Early adolescence is characterized by wide-reaching hormonal changes, as well as physiological changes throughout the body. At the same time, all sorts of neural, cognitive and social shifts are happening. These changes could make social-media environments, such as those provided by Snapchat or TikTok, particularly alluring, but also especially impactful on mental health9–11. Several developmental-psychology studies have shown, for instance, that adolescents — particularly those in early to mid-adolescence — place increased importance on being able to interact with their peers, and on what their peers think of them12. Other studies suggest that although young children tend to view themselves positively, as they become adolescents, their ideas about themselves come to more closely align with what they perceive others to think of them13,14. Still more work has shown that being rejected or not being included has a greater impact on mood for those in early to mid-adolescence than for people older than 2515.
Compared with participants who used less than 120 minutes per day of social media, for example, young adults who used more than 300 minutes per day were 2.8 times as likely to become depressed within six months.The study, which will be published online Dec. 10 and is scheduled for the February 2021 issue of the American Journal of Preventive Medicine, is the first large, national study to show a link between social media use and depression over time.
Brian A. Primack, Ariel Shensa, Jaime E. Sidani, César G. Escobar-Viera, Michael J. Fine. Temporal Associations Between Social Media Use and Depression. American Journal of Preventive Medicine, 2020; DOI: 10.1016/j.amepre.2020.09.014
The survey results are in line with recent data from Mental Health America, which indicate dramatic increases in depression, anxiety, and suicidality since the start of the COVID-19 pandemic.
Citation: Czeisler MÉ , Lane RI, Petrosky E, et al. Mental Health, Substance Use, and Suicidal Ideation During the COVID-19 Pandemic — United States, June 24–30, 2020. MMWR Morb Mortal Wkly Rep 2020;69:1049–1057. DOI: http://dx.doi.org/10.15585/mmwr.mm6932a1external icon.
Since the start of the COVID-19 pandemic, there has been a dramatic increase in depression, anxiety, psychosis, and suicidality, new research shows.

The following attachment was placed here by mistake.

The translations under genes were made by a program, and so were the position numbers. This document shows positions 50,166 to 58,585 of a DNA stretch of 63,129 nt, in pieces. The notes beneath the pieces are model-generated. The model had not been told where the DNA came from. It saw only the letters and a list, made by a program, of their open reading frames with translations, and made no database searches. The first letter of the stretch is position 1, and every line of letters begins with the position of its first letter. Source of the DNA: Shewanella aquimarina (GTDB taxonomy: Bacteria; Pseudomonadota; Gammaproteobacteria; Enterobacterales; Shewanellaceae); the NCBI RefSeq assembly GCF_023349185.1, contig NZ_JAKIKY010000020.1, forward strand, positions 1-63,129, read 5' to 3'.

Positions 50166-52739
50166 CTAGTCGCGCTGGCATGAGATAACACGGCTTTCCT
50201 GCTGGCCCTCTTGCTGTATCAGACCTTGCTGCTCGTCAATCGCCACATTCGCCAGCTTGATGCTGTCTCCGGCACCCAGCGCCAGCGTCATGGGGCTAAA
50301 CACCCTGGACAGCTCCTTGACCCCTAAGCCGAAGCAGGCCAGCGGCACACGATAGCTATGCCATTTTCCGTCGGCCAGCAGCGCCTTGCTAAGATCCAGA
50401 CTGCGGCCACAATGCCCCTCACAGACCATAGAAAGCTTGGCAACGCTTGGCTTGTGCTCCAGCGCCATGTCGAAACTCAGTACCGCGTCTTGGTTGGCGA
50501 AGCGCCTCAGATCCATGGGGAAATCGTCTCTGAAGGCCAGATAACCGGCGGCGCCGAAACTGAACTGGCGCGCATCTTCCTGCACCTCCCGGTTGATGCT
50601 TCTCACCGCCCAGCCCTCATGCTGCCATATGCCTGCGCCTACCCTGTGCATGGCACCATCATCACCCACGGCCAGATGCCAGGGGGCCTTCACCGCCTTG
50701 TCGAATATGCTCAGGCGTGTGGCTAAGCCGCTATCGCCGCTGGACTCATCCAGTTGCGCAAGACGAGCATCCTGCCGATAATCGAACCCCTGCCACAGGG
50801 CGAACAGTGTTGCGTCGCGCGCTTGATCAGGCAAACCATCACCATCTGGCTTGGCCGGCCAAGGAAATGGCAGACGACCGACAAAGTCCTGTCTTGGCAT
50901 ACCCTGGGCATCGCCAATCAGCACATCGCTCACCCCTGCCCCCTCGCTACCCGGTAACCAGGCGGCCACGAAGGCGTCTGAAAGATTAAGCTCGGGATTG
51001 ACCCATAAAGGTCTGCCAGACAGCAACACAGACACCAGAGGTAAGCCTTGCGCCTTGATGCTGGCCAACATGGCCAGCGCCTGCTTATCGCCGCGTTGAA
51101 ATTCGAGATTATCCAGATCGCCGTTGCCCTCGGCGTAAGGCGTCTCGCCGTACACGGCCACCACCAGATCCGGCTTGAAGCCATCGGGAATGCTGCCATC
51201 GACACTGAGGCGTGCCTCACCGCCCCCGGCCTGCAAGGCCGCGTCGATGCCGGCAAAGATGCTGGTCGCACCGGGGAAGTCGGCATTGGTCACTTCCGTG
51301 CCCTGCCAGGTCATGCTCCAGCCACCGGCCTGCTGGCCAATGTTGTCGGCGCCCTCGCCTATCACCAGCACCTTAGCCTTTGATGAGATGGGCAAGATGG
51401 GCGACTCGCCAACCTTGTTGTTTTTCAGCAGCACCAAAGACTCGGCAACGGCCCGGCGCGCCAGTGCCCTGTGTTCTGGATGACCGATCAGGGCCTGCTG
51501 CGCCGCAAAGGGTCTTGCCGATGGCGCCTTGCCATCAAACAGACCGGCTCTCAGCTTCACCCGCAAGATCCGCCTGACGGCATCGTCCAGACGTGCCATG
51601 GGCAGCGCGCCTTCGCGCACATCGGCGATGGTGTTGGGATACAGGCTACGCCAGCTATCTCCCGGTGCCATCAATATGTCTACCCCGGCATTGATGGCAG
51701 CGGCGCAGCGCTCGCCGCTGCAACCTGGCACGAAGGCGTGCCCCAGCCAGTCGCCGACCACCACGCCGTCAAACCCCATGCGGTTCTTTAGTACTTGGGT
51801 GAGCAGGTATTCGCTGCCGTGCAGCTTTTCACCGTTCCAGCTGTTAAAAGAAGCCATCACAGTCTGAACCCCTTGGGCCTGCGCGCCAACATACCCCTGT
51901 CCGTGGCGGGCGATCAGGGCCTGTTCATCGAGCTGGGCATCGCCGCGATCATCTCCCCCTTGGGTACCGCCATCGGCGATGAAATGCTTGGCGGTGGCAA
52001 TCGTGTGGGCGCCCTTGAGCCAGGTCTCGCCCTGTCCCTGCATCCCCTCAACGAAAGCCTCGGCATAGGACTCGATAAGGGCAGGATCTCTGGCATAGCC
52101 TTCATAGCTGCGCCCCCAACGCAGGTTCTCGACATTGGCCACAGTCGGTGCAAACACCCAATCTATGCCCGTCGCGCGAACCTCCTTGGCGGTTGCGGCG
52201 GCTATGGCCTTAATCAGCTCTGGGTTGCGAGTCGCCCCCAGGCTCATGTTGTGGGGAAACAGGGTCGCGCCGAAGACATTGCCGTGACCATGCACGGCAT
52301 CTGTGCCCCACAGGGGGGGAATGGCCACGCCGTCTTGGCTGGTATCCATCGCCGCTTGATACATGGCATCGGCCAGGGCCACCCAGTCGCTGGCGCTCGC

The most profound health problems were found among adults younger than 25 years. Roughly 90% screened positive for moderate to severe depression, and 80% screened positive for moderate to severe anxiety.
One of the most alarming findings was that in June, 25,498 participants who screened positive for depression reported thinking of suicide or self-harm on “more than half of days to nearly every day.” A total of 14,607 participants said they had these thoughts every day.
Cross-Sectional Weighted Prevalence of Despair by Race/Ethnicity and Education: United States, 2016–2017
Note. HS = high school. The figure shows results for wave V of the study. The average age was 37 years. Non-Hispanic White with high school or less education was the reference category. We conducted a χ2 test of independence to compare proportions in each group to the reference category. *P < .05; **P < .01; ***P < .001.
Conclusions. Results suggest that generally rising despair among the young adult cohort now reaching midlife that cuts across racial/ethnic, educational, and geographic groups may presage rising midlife mortality for these subgroups in the next decade.
Our study had potential limitations. We measured despair using several indicators of mental and emotional health and substance use. These indicators do not completely capture all domains of despair; for example, we were unable to account for economic anxiety, reports of physical pain, or hopelessness. We did not examine mortality.
Results: We found a progressively higher dietary GI to be associated with increasing odds of incident depression in fully adjusted models (OR for the fifth compared with first quintile: 1.22; 95% CI: 1.09, 1.37), with the trend being statistically significant (P = 0.0032). Progressively higher consumption of dietary added sugars was also associated with increasing odds of incident depression (OR for the fifth compared with first quintile: 1.23; 95% CI: 1.07, 1.41; P-trend = 0.0029). Higher consumption of lactose, fiber, nonjuice fruit, and vegetables was significantly associated with lower odds of incident depression, and nonwhole/refined grain consumption was associated with increased odds of depression.
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